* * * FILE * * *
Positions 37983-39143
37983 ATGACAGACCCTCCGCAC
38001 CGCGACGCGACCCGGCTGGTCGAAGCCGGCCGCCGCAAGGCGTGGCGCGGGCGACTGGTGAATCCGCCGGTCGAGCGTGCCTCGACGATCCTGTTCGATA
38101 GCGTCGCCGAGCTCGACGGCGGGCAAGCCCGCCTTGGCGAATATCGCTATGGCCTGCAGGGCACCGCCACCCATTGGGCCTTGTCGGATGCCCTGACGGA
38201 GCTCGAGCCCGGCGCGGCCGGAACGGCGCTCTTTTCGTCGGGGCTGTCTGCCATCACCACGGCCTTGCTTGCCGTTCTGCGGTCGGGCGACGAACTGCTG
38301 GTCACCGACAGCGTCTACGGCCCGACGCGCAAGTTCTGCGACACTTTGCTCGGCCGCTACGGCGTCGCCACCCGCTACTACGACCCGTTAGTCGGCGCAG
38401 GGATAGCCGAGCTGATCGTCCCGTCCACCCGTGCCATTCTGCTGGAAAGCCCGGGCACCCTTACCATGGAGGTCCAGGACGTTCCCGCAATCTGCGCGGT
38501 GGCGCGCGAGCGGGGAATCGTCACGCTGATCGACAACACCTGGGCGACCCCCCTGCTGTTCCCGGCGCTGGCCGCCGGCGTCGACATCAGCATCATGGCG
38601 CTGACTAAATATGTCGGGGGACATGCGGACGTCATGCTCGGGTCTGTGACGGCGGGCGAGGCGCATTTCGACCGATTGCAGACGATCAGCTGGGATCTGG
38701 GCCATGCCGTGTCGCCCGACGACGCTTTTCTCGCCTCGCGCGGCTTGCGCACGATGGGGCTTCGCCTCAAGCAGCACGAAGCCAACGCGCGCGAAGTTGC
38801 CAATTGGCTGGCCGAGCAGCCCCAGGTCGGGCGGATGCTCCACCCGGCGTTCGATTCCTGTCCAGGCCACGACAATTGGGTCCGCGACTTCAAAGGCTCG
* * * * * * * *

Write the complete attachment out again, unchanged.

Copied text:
Positions 37983-39143
37983 ATGACAGACCCTCCGCAC
38001 CGCGACGCGACCCGGCTGGTCGAAGCCGGCCGCCGCAAGGCGTGGCGCGGGCGACTGGTGAATCCGCCGGTCGAGCGTGCCTCGACGATCCTGTTCGATA
38101 GCGTCGCCGAGCTCGACGGCGGGCAAGCCCGCCTTGGCGAATATCGCTATGGCCTGCAGGGCACCGCCACCCATTGGGCCTTGTCGGATGCCCTGACGGA
38201 GCTCGAGCCCGGCGCGGCCGGAACGGCGCTCTTTTCGTCGGGGCTGTCTGCCATCACCACGGCCTTGCTTGCCGTTCTGCGGTCGGGCGACGAACTGCTG
38301 GTCACCGACAGCGTCTACGGCCCGACGCGCAAGTTCTGCGACACTTTGCTCGGCCGCTACGGCGTCGCCACCCGCTACTACGACCCGTTAGTCGGCGCAG
38401 GGATAGCCGAGCTGATCGTCCCGTCCACCCGTGCCATTCTGCTGGAAAGCCCGGGCACCCTTACCATGGAGGTCCAGGACGTTCCCGCAATCTGCGCGGT
38501 GGCGCGCGAGCGGGGAATCGTCACGCTGATCGACAACACCTGGGCGACCCCCCTGCTGTTCCCGGCGCTGGCCGCCGGCGTCGACATCAGCATCATGGCG
38601 CTGACTAAATATGTCGGGGGACATGCGGACGTCATGCTCGGGTCTGTGACGGCGGGCGAGGCGCATTTCGACCGATTGCAGACGATCAGCTGGGATCTGG
38701 GCCATGCCGTGTCGCCCGACGACGCTTTTCTCGCCTCGCGCGGCTTGCGCACGATGGGGCTTCGCCTCAAGCAGCACGAAGCCAACGCGCGCGAAGTTGC
38801 CAATTGGCTGGCCGAGCAGCCCCAGGTCGGGCGGATGCTCCACCCGGCGTTCGATTCCTGTCCAGGCCACGACAATTGGGTCCGCGACTTCAAAGGCTCG